For all of these reasons, even though he's glad that Flack came by and was able to distract him for twenty minutes or so, he's also relieved when they say goodbye and shake hands at the door. "Call me if you need anything, Messer," Flack says. "Call any of us."

"I will," Danny says, knowing that he won't.

Time keeps passing and Danny loses track of the week, settling into the strange non-rhythms of hospital life. Sometimes his father's accusations and his mother's tears become too much to bear, and when that happens he goes for a walk along the corridor, or else rides the elevator up and down until he thinks he can go back inside the room without exploding. But he doesn't really keep track of the hours or the days, timing everything by whether it's light or dark outside the glass doors at the end of the hall and by the hospital staff's rounds. None of the rest of it really registers.

So when he finally goes outside and sits on a bench, looking up at the sun, he knows by his watch that it's 2:38 in the afternoon, and that's about all he can say with any certainty. He sits and tries not to think, enjoying the silence.

After a while, there's a crunch of footsteps on gravel, and Danny opens his eyes. "Hey, Mac," he says.

"Danny." Mac sits down next to him. "I got your message. It's good news."

"Yeah. Yeah, it is. I mean, it'd be better news if he'd open his eyes, but..." Danny shrugs. Louie's vitals have stabilized, and he's breathing on his own now. It's more than he had dared to ask for.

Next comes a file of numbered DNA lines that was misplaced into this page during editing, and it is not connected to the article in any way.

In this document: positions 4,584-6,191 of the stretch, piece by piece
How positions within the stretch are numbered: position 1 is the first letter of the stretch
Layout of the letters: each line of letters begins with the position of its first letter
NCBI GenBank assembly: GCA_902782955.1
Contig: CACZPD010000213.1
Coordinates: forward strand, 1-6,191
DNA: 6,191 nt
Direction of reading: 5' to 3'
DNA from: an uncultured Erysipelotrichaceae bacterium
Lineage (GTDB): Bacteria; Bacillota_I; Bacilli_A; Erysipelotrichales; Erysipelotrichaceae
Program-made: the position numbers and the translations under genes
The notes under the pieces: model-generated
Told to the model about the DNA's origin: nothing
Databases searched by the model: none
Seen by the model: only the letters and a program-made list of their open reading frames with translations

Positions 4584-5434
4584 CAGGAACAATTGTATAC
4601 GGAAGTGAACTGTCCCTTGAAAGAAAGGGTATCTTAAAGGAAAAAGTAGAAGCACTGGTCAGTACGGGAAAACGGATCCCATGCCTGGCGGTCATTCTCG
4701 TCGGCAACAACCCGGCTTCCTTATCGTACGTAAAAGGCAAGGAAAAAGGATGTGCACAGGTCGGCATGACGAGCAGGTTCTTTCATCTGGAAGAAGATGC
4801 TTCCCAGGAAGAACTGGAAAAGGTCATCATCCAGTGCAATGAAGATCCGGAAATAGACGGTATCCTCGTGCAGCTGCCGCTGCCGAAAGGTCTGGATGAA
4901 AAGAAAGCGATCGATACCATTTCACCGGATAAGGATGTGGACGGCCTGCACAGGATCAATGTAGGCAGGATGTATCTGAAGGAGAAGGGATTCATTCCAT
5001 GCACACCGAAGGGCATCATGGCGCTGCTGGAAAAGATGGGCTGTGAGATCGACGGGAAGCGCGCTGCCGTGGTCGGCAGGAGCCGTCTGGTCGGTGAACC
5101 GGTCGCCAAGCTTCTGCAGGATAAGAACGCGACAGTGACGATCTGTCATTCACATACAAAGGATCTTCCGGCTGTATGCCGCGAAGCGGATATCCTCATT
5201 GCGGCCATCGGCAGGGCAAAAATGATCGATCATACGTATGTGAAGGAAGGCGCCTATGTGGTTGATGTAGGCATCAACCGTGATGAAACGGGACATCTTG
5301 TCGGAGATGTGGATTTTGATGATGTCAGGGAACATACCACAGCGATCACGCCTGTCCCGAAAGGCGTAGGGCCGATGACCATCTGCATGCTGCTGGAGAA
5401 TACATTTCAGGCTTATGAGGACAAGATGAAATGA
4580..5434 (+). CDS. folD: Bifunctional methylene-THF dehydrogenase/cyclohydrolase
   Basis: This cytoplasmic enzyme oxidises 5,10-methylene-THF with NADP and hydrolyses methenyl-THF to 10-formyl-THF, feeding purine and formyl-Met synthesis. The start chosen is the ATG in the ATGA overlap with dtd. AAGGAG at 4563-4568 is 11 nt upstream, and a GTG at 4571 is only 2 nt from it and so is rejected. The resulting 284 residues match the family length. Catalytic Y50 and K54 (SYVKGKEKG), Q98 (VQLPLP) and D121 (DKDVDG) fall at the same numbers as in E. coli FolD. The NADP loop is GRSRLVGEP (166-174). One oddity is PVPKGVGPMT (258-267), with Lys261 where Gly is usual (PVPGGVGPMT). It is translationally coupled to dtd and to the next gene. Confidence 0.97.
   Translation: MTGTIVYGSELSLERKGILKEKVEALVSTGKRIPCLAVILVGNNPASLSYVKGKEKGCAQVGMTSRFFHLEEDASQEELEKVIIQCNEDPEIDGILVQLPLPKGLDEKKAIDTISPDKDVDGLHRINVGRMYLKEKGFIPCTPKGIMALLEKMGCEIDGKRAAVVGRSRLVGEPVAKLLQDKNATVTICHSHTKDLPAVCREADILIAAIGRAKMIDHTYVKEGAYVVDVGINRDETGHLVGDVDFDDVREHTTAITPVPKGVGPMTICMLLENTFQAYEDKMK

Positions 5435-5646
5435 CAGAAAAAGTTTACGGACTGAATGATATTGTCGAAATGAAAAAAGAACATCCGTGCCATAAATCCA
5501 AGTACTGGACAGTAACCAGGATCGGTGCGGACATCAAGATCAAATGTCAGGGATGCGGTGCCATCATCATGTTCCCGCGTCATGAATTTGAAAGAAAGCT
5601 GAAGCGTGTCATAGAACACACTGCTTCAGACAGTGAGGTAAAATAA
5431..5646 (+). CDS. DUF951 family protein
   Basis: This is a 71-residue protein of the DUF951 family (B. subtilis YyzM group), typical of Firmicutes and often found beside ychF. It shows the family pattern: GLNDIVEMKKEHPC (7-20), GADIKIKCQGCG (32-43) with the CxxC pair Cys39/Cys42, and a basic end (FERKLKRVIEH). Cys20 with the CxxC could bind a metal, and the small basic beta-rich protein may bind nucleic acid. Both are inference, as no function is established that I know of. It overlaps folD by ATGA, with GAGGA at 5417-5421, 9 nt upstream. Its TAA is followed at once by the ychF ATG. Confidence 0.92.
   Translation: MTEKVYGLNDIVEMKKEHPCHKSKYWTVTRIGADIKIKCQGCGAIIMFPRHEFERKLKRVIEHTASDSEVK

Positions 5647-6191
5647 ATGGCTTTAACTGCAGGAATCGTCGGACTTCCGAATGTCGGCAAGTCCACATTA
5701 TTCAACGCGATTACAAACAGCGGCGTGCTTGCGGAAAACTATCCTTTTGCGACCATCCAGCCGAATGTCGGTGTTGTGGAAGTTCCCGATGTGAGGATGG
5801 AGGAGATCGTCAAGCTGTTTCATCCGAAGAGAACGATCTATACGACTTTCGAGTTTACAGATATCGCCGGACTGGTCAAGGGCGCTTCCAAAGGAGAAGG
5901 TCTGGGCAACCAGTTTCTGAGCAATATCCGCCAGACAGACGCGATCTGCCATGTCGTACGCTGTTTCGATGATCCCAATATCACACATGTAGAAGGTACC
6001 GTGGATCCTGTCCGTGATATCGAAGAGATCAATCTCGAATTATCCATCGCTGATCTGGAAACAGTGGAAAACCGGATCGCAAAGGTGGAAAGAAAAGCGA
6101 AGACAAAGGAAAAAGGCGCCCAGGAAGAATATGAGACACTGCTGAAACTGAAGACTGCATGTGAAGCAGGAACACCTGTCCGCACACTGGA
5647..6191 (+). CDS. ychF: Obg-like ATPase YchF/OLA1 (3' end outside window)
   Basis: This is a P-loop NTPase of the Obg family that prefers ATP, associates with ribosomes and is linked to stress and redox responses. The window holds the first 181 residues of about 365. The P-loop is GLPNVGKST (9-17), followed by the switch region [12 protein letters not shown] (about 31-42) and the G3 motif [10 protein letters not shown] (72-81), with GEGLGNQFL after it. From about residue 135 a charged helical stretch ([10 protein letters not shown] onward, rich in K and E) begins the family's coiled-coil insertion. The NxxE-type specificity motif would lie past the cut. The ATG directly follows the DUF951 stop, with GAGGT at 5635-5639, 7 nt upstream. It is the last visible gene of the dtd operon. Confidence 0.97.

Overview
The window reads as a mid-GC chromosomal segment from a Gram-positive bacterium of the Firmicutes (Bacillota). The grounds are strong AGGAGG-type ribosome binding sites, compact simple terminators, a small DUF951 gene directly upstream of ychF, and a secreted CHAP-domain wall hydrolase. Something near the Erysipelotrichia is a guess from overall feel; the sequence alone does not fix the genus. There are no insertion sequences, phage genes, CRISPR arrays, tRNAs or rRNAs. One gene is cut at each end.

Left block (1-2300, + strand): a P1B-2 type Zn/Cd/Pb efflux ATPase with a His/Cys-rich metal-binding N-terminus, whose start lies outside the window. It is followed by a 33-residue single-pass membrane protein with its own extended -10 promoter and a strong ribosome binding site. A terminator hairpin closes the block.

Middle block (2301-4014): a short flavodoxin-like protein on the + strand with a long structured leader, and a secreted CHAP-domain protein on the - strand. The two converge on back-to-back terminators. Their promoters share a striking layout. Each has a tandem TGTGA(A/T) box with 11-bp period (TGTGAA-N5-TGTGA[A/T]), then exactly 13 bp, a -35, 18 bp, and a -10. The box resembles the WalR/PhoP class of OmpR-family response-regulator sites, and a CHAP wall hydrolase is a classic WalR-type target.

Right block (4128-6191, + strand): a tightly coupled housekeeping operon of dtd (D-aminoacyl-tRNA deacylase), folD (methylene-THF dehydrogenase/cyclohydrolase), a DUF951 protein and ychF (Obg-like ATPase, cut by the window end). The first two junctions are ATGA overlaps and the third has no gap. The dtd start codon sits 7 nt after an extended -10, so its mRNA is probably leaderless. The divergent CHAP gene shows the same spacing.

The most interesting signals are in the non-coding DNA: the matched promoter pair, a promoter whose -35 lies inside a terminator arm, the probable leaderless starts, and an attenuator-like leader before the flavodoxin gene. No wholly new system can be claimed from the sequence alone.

"I hope I'm not overstepping by coming here," Mac says. "When I got your message...I know what you said the other day, but -- "

"Naw, don't worry 'bout it." Danny touches his arm. "It's good to see you."

"How are your parents doing?" Mac asks.

"They've gone back to the motel for awhile. My dad's thinking now that the crisis has passed, they should go back home, 'cause they can't do nothing else right now, he says. I think it'd be nice if they'd waited 'till Louie actually knows what's goin' on, but..." He shrugs again. "Pop's got shit he's gotta do."

Mac nods. "What do the doctors say?"

"They don't know -- " Don't say if, don't you dare say if. " -- when Louie's gonna wake up, but they're pleased. It's progress."

"It is." Mac leans back. "When was the last time you left the hospital?" he asks.

"Dunno. What day is this?"


"Then I been here almost four days. Since the start."

"These are the same clothes, aren't they?" Mac says, looking at him, and Danny notices for the first time how wrinkled his t-shirt and jeans are.

"Oh. Yeah." He suddenly realizes that he also hasn't showered in almost four days, and he tries to discreetly move a little further away from Mac.

"Don't you think you've earned yourself a break by now?" Mac says. "At least enough of one to change your clothes. Maybe eat a real meal."

"I guess I should." Danny looks down at his hands. "I don't know."

"Come back to my place," Mac says, after a pause. "It's closer. You can relax for awhile and be back here in time for evening visiting hours."